SC 1518.

334 So.2d 870 (1976)

Virgle Hargrove WILBANKS v. HARTSELLE HOSPITAL, INC., a corporation.

Supreme Court of Alabama.

June 18, 1976.

Attorney(s) appearing for the Case

James J. Thompson, Jr., Birmingham, for appellant.

Joe Calvin, Decatur, for appellee.

MADDOX, Justice.

This case is an appeal from the entry of a summary judgment in favor of the defendant hospital. The facts from which the dispute arose occurred in early August of 1970. The plaintiff was being treated in the defendant hospital for a sprained left knee. She maintains that while she was in the hospital a brown recluse spider bit the calf of her right leg, causing her serious injury. She sued the hospital claiming damages for negligence or breach of implied contract. In March of 1973, a jury awarded her $10,000.

The trial judge, however, granted the hospital's motion for a new trial on the grounds that (1) the evidence failed to show a breach of duty by the hospital, and (2) the verdict and judgment was contrary to the weight of the evidence. The Alabama Court of Civil Appeals affirmed the granting of a new trial. Wilbanks v. Hartselle Hospital, Inc., 54 Ala.App. 630, 312 So.2d 29 (1975). The case went back to the trial court, and on September 30, 1975, the trial judge granted the hospital's motion for summary judgment, which is the order under review in this appeal.

The requisites for the entry of a summary judgment under Rule 56, ARCP, are "* * * that there is no genuine issue as to any material fact and that the moving party is entitled to a judgment as a matter of law." The comments to Rule 56 make it clear that if there is a scintilla of evidence supporting the non-moving party, a summary judgment is inappropriate. In this case, we are fortunate to have a full record from which to make our determination. Not only has the case already been tried, but the plaintiff candidly admits that a second trial will produce the same evidence which resulted in the granting of the hospital's motion for a new trial. We can examine the record of the March 1973, trial to determine whether the hospital was entitled to judgment, as a matter of law.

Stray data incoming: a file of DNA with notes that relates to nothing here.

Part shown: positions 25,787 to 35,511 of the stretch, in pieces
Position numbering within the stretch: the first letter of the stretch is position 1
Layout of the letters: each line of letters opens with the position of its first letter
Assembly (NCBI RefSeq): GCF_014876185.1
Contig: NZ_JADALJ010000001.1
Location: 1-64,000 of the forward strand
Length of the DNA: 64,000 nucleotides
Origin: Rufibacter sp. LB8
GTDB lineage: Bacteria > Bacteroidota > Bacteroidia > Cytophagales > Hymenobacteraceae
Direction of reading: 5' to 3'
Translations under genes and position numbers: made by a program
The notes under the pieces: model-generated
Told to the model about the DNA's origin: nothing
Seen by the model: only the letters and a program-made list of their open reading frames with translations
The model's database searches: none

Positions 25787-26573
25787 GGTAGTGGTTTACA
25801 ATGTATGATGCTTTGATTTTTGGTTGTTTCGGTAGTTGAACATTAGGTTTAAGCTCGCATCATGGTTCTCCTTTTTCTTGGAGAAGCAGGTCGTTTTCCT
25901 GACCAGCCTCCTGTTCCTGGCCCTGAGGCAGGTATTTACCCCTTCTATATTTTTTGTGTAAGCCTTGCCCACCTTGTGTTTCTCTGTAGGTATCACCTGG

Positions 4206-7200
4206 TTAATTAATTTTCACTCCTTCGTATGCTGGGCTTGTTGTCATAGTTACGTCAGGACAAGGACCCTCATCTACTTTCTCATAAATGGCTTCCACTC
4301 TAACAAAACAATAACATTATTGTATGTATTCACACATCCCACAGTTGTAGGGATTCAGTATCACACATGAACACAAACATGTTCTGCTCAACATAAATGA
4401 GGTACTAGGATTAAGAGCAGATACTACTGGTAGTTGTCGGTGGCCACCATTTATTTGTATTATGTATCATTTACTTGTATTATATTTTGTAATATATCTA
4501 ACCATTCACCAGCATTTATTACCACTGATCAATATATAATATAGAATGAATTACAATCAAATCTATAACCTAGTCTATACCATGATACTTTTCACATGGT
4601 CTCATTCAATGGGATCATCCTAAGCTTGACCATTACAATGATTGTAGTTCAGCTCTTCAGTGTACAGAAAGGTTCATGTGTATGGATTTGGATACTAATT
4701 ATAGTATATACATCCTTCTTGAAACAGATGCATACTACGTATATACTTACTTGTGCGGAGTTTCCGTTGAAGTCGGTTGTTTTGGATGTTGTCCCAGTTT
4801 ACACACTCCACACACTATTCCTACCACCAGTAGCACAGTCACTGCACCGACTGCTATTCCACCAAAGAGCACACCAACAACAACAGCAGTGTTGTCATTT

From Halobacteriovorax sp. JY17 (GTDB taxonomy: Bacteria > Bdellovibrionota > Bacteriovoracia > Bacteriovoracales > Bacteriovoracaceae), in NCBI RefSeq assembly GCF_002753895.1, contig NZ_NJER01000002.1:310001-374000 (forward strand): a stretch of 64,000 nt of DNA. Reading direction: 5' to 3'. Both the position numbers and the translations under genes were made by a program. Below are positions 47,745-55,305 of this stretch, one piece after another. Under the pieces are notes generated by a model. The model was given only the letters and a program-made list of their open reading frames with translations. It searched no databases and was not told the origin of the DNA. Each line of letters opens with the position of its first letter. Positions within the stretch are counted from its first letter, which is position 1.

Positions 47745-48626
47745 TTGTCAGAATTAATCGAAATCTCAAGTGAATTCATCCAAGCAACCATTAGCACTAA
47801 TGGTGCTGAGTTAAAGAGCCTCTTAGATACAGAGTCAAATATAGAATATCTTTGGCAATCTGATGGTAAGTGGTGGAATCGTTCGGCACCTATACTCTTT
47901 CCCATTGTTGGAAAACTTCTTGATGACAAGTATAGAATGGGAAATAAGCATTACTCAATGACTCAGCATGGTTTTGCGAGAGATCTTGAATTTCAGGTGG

Some of the facts are not disputed. Everyone agrees that the plaintiff was a patient in the hospital from July 31, through August 5, 1970. On the first or second of August, the plaintiff felt a chill during the night and asked a nurse to bring her a blanket. The nurse got a blanket from the linen closet in the basement of the hospital and spread it over Mrs. Wilbanks from the waist down. Mrs. Wilbanks testified she stayed in bed all night and when she woke up the next day, she had a bite on her right leg. This portion of her testimony was disputed. The nurse who got the blanket testified that on the night in question, she saw Mrs. Wilbanks in the hall and in the patio behind the hospital. Another hospital employee testified that Mrs. Wilbanks told her that she did not know when she was bitten. A third witness testified that Mrs. Wilbanks said she was bitten before she came into the hospital.

There is no dispute about the fact that Mrs. Wilbanks was seriously injured. The plaintiffs support their position that the injury was caused by the bite of a brown recluse spider by citing the hospital records, which state:

"* * * [P]ossibility of brown recluse spider bite is entertained."

"* * * [H]as one-half by one-half centimeter ulceration of right lower leg where she thinks something bit her." "* * * [E]tiology unknown, possibly spider."